The Hanford B-Reactor was the first plutonium production reactor to be placed in operation. Its success made possible the subsequent development of atomic energy. The research work, engineering, and planning required to make the reactor operate is one of our most advanced achievements. Much of the reactor core, cooling system, shielding, and auxiliary systems were designed by mechanical engineers.
In the first nine months of operation, the B reactor produced fissionable plutonium for the world's first atomic bomb (the Trinity test on July 16, 1945), and for the atomic bomb that was dropped on Nagasaki, Japan, on August 9, 1945, killing 35,000 people. This, and similar destruction at Hiroshima caused by the atomic bomb dropped three days earlier, hastened the end of World War II.
The massive Grand Coulee Dam, on the Columbia River, is the largest concrete structure in the U.S., the largest hydroelectric facility in the U.S., and the sixth-largest hydroelectric facility in the world. It provides irrigation for up to 1.1 million acres of agricultural lands and the hydroelectric complex maintains a generating capacity of 6.8 million kilowatts. It also serves as the primary flood control for the Columbia River basin (with a capacity of 5.18 million acre-feet of water) and provides recreational opportunities on the 150-mile-long Franklin D. Roosevelt Lake.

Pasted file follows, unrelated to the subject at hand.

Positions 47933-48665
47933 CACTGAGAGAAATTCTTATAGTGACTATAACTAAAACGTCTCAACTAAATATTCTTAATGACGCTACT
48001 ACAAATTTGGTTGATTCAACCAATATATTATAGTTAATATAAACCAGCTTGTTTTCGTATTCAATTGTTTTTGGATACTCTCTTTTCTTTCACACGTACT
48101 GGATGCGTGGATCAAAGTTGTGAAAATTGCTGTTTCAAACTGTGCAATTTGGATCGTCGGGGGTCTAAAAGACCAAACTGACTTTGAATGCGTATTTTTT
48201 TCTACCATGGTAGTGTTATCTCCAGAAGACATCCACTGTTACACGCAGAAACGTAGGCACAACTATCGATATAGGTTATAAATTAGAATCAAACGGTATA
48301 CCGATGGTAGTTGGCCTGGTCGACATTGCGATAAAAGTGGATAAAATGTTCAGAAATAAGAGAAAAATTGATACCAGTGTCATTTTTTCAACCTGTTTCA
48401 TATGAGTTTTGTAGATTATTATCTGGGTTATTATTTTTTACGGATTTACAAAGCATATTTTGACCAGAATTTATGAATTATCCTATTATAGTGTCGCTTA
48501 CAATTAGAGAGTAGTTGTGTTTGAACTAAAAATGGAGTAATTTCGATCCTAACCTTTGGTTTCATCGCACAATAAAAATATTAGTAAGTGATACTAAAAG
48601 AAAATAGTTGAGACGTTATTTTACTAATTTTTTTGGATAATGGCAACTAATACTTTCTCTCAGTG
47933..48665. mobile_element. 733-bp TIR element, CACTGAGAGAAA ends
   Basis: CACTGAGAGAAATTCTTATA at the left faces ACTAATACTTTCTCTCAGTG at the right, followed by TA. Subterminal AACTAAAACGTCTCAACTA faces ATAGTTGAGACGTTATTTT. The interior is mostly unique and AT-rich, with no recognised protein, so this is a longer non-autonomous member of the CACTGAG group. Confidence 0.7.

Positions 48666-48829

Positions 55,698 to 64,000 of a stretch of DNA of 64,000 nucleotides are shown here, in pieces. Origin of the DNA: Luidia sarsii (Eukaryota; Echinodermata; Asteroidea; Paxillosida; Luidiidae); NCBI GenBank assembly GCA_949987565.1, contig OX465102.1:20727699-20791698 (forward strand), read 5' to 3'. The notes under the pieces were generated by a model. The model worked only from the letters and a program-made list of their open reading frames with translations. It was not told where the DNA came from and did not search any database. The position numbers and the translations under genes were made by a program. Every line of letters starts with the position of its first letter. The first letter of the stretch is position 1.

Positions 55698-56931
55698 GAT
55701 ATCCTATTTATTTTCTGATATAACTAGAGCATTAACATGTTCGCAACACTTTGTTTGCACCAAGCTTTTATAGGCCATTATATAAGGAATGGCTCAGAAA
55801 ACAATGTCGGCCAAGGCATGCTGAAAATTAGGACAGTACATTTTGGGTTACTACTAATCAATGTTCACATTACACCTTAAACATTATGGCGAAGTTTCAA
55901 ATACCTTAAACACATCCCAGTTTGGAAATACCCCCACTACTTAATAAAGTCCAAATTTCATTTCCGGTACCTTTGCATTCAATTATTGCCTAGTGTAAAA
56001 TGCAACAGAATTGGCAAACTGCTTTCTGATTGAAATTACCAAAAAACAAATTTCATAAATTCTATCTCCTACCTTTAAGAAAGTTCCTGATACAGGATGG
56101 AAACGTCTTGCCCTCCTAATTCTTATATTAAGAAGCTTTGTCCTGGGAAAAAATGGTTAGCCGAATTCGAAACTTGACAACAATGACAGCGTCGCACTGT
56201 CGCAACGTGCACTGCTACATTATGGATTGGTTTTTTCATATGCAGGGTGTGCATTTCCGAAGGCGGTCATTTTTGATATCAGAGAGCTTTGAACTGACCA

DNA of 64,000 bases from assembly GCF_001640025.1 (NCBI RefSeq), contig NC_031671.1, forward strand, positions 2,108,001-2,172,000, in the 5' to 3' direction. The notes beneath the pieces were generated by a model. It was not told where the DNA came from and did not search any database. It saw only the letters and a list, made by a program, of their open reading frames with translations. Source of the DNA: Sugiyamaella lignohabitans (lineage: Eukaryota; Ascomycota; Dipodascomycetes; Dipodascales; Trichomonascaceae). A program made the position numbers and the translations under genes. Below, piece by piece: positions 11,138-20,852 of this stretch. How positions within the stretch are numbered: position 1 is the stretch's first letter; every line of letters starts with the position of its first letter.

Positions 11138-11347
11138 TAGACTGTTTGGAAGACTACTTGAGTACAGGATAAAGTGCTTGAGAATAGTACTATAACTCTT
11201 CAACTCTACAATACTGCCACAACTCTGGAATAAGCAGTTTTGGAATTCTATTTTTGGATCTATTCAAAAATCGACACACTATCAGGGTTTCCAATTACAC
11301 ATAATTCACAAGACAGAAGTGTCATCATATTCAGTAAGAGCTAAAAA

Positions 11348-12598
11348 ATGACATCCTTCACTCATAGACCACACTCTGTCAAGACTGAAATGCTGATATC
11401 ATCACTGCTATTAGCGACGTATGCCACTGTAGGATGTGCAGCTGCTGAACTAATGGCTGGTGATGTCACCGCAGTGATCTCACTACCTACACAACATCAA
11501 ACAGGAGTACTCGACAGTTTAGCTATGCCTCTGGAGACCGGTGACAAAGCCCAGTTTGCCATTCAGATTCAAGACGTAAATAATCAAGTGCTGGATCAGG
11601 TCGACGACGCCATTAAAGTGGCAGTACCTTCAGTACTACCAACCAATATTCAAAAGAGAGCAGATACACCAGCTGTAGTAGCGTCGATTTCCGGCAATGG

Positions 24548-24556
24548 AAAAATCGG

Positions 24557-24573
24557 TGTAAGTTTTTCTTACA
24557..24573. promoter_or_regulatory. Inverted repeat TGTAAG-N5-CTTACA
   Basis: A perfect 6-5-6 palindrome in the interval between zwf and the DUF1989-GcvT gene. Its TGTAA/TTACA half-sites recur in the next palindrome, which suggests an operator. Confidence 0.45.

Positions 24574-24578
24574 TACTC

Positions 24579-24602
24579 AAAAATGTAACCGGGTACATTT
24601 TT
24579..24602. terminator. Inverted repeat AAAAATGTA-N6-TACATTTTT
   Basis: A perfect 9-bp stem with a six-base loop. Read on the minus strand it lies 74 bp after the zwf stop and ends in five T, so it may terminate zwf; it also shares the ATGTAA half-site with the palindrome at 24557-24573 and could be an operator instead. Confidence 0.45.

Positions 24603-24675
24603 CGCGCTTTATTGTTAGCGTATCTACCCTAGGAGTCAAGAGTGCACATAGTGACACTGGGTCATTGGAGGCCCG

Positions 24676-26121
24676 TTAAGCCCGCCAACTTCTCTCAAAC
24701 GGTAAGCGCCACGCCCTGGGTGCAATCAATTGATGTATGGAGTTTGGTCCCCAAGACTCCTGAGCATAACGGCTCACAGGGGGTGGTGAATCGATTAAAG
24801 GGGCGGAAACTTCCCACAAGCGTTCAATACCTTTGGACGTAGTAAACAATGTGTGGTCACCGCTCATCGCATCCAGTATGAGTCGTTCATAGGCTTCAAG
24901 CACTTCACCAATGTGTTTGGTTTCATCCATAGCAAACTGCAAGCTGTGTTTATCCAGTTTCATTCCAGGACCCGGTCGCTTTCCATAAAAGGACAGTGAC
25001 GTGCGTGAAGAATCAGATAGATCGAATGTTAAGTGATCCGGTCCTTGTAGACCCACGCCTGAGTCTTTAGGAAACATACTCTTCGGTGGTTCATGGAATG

The Georgetown Steam Plant, a surprisingly complete and operable steam power plant after a career of nearly seventy-five years, was built in the early 1900s when Seattle's inexpensive hydroelectric power attracted manufacturers. Much of the power produced at this plant operated the streetcars. It marks the beginning of the end of the reciprocating steam engine's domination in the growing field of electrical energy generation for lighting and power.
Requests for public power in Seattle began in the late 1890s and lead to the voter approval for building the Cedar Falls Water Supply hydroelectric dam plant in 1902. The first municipally developed and owned hydroelectric plant in the United States began operation in October 1904. The facility is situated one-half mile below Cedar Lake (later known as Chester Morse Lake) near North Bend in King County.